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Goldman Sachs: Inflation Will Get Worse This Winter Before it Gets Better

The surge in commodity prices and supply chain constraints that have caused inflation in recent months will ease eventually.
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A Goldman Sachs analysis suggests that U.S. core personal consumption expenditures will halve by the end of 2022. 

The bank made that projection with an expectation that the surge in commodity prices and supply chain constraints that have caused inflation in recent months will ease eventually.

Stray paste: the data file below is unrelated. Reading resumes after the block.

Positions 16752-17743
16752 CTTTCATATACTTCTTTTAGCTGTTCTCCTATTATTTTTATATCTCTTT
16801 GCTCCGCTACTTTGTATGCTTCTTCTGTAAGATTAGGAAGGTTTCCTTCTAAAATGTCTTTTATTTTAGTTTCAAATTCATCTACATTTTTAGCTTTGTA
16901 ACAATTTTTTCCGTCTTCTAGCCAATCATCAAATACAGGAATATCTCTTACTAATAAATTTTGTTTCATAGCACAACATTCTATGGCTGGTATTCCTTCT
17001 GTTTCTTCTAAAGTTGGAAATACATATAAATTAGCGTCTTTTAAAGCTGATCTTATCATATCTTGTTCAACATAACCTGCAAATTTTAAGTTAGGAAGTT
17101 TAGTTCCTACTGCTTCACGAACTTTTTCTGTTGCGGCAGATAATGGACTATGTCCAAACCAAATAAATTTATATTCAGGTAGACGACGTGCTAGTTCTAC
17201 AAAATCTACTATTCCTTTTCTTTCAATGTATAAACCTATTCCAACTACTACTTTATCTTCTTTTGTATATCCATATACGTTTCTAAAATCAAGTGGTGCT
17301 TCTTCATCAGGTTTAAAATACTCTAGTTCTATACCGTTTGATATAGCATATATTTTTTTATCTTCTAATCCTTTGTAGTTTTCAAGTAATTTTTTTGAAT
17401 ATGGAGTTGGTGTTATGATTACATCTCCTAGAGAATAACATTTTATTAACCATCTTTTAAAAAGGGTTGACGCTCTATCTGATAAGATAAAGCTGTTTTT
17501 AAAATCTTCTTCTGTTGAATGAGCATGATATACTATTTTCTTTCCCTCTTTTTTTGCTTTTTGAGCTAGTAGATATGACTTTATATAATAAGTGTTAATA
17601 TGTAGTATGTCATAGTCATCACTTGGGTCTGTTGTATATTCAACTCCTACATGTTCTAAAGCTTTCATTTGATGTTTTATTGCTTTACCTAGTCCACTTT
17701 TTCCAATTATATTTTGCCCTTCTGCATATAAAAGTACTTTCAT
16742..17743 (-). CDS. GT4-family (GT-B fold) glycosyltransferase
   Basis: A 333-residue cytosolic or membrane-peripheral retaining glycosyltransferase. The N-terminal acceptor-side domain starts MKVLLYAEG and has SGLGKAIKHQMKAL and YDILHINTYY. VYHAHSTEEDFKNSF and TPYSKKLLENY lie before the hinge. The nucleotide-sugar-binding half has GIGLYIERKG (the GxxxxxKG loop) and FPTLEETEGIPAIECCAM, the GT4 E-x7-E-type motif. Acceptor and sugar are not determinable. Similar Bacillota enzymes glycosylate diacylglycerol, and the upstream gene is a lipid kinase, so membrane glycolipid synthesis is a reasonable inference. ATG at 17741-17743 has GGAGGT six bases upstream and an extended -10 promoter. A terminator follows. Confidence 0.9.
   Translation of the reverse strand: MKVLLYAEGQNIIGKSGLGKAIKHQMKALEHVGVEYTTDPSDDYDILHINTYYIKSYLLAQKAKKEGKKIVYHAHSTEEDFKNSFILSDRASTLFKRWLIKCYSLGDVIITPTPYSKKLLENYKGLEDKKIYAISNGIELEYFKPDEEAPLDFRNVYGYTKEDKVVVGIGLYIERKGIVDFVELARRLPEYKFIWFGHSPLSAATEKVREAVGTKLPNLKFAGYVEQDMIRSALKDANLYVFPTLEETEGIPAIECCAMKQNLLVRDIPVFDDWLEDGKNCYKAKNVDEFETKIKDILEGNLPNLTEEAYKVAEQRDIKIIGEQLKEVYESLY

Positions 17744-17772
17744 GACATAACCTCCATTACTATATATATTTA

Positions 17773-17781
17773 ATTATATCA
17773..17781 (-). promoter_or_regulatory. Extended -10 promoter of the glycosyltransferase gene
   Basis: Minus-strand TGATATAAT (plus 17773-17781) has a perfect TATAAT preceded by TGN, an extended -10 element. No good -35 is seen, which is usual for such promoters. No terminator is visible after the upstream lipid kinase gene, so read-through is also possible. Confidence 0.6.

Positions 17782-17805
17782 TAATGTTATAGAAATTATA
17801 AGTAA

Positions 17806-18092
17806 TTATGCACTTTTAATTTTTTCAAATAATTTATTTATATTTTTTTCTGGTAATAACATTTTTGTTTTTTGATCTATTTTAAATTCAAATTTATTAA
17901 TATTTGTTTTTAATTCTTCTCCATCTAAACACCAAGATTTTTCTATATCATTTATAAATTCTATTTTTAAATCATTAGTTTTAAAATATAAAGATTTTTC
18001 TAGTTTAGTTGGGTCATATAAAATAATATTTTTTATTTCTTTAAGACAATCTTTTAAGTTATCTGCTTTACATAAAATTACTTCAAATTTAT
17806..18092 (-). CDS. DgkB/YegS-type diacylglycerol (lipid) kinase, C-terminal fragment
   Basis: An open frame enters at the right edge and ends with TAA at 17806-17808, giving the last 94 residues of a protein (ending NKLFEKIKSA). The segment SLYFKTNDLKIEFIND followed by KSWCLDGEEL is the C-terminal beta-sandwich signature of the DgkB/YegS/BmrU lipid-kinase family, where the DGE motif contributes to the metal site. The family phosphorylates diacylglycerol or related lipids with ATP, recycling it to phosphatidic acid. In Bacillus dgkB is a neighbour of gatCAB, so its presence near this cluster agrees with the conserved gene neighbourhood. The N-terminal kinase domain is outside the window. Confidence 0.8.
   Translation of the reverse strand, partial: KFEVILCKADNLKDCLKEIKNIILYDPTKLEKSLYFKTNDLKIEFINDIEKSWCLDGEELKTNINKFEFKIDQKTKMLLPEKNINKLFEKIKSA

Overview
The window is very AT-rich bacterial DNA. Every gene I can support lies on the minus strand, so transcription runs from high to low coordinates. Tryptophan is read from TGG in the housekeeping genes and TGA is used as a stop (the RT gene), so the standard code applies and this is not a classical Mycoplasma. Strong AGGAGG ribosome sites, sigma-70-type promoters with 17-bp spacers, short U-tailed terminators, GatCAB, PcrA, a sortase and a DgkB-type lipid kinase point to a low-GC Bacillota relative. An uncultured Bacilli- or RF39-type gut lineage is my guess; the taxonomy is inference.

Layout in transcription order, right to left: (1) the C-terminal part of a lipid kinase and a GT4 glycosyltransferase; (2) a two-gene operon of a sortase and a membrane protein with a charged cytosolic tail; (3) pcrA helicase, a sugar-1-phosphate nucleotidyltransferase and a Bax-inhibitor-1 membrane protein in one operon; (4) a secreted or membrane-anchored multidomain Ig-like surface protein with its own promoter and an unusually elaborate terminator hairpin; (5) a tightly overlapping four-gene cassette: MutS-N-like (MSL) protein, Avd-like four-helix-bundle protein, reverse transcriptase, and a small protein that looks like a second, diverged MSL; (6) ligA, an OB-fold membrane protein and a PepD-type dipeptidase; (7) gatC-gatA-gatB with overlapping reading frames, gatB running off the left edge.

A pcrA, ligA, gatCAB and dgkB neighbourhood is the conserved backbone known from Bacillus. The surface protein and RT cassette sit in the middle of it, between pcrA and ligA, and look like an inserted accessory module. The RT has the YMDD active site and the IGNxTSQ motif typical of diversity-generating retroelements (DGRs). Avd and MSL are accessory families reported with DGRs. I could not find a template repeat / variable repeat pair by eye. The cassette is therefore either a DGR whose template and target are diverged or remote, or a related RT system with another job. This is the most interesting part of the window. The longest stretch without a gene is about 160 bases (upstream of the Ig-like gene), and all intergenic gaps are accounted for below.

Goldman Sachs expects the core PCE index to fall to 2.3% by the end of next year from 4.4% at the close of this year. The PCE index is the Federal Reserve's preferred measure for inflation. 

"The current inflation surge will get worse this winter before it gets better. We do expect persistent inflationary pressure from faster growth of wages and rents, but only enough to keep inflation moderately above 2%, in line with the Fed's goal under its new framework," said Jan Hatzuis, Goldman's chief economist, according to Reuters. 

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In the 12 months through September, the core PCE price index increased 3.6% for a fourth consecutive month. 

Last week, the U.S. dollar rose to a 16-month high, touching 95.197 as data showed inflation in the U.S. grew at its fastest pace since 1990. 

Read More: Inflation Catches Markets Off-Guard; Gold Finally Shines